Do the names Armstrong Whitworth, Bleachers Association or Brown & Co mean anything to you? They would have done 100 years ago, because these were among Britain's largest companies back then. They were the Unilever, Diageo and Capita of their time. But they are long forgotten.
This is typical. Howard Gospel and Martin Fiedler, two economic historians, have compiled a list of the UK's largest firms in 1907. Of the top 100 then, only three are independent stock market quoted firms today: WH Smith, GKN and Prudential.
The message here is that firms die. Recent official figures have quantified this. They show that last year 11.9 per cent of companies ceased trading - a death rate 18 times higher than that for men. Such high mortality is not merely due to the recession. Even in the best year recently, 9.4 per cent of firms died.
Such mortality rates imply that there's little chance of a company making it to old age. They suggest there is only a two in a thousand chance of a company surviving for 80 years, and that two-thirds of firms will be under 10 years old.
Research by Alex Coad at the Max Planck Institute shows that this prediction fits the facts quite well. He's found that corporate age is roughly exponentially distributed around the world. In Ireland, Italy or India, for example, there are many young firms and very few old ones.
There are, however, two deviations from this simple pattern. One is that young companies are more likely to die than older ones. Dr Coad estimates that, in the US since 1980, only 79 per cent of firms survived to see their first birthday, whilst 91 per cent of four-year-olds lived to see their fifth. Once a company has survived infancy, then, its chances of a long life improve.
This explains why the death rate for listed firms is less than the ONS's estimate for all firms. Before a firm arrives on the stock market, it has usually traded for several years and so overcome the high probability of an early death. Unfortunately, though, this does not guarantee their survival - as investors in Rok or Connaught will know. (And those early, pre-quoted years are often times when the firm earns its best returns, but this is another story).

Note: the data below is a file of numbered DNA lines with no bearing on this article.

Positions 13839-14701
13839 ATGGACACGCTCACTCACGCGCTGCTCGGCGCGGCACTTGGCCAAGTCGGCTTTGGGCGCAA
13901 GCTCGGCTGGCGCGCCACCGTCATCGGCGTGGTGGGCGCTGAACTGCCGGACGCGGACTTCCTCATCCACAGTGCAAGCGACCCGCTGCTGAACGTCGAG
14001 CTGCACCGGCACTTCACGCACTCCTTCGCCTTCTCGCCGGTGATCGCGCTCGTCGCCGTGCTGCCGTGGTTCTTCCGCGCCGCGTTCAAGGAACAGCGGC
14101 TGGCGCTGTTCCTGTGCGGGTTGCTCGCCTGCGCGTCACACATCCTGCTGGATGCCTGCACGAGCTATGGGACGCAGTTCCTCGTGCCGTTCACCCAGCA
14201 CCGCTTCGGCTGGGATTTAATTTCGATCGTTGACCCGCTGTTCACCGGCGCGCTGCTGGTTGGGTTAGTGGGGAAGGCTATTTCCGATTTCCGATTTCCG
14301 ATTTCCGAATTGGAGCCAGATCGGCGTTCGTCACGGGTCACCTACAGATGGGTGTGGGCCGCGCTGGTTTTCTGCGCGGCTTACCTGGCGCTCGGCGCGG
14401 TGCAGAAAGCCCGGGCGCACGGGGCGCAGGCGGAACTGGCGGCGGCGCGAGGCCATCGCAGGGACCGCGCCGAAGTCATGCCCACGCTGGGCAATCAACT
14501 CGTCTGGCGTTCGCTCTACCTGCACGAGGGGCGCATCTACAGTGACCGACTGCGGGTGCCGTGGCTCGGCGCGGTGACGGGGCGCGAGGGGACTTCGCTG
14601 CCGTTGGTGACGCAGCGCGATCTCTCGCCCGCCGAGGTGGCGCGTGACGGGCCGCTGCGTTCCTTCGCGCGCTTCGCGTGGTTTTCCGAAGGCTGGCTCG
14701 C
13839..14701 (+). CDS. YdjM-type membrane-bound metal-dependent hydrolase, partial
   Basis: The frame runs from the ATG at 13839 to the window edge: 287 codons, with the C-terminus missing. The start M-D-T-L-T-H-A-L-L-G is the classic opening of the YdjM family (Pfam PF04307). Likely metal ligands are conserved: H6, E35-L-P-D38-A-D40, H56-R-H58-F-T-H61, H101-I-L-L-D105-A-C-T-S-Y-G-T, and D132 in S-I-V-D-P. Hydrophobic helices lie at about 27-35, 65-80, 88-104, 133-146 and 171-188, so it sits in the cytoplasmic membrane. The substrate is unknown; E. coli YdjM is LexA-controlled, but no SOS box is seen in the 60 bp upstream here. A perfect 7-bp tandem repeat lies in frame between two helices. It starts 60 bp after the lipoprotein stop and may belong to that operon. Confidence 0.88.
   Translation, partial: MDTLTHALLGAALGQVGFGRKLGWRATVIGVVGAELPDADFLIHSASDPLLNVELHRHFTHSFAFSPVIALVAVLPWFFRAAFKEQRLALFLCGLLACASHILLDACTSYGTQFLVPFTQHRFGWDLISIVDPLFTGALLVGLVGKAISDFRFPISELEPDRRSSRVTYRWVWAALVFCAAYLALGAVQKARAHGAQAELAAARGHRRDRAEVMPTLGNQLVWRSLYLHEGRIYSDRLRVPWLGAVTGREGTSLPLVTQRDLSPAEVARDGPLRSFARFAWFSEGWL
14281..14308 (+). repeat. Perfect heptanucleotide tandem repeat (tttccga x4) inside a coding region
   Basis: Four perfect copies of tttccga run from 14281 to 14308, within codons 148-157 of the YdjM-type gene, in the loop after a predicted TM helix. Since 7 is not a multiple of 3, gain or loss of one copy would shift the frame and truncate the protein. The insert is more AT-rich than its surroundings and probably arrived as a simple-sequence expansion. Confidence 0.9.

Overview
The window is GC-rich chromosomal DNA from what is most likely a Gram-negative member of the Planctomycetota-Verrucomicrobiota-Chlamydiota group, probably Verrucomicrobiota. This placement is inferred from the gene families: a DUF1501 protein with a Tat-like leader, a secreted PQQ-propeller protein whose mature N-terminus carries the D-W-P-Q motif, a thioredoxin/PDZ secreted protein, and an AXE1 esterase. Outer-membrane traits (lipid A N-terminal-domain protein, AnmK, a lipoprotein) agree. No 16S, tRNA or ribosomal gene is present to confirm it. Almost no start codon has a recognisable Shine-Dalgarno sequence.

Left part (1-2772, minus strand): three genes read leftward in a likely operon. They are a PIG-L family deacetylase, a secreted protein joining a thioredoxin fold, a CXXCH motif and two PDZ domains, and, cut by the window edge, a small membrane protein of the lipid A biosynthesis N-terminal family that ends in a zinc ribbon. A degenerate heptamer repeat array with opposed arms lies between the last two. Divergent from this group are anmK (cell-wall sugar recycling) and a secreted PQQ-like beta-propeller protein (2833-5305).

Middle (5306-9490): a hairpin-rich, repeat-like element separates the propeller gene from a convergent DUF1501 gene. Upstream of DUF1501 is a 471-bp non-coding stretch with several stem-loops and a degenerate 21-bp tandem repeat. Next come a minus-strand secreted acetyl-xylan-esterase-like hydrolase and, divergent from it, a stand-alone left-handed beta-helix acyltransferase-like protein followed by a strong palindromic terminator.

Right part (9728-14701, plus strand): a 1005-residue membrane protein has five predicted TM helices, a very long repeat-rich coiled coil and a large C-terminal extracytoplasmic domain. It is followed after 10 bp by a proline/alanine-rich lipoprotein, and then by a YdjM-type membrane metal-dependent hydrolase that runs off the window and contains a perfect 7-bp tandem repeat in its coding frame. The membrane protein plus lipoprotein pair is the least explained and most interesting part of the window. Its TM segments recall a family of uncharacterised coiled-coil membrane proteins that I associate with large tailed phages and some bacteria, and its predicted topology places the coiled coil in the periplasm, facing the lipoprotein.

What's more, found Dr Coad, extremely old firms are less rare than the exponential distribution predicts. Italian gunsmith Beretta, for example, has been going since 1526; even with a death rate of only two per cent a year, there's only a one in 18,000 chance of making it so far. However, says Dr Coad, such firms tend to be family-owned ones, for whom survival and tradition matter more than profit maximization. This suggests that the pursuit of financial efficiency on its own is not conducive to longevity. This might explain why companies don't live as long as other organizations; whereas we think a 100-year-old firm is remarkably stolid, a 100-year-old university or army regiment is as fleeting and insubstantial as this season's fashions.
Paul Ormerod of Volterra Consulting points to another quirk about corporate death rates. If you look at their pattern over time or space, he says, it looks a lot like the pattern for the extinction rate of species. There are long periods of a low death rate, interrupted by mass deaths. If we couple this to the fact that corporate survival rates seem to stop improving after the first few years, we have a disturbing implication - that mature firms cannot learn enough to allow them to survive, any more than species have been able to learn to avoid extinction.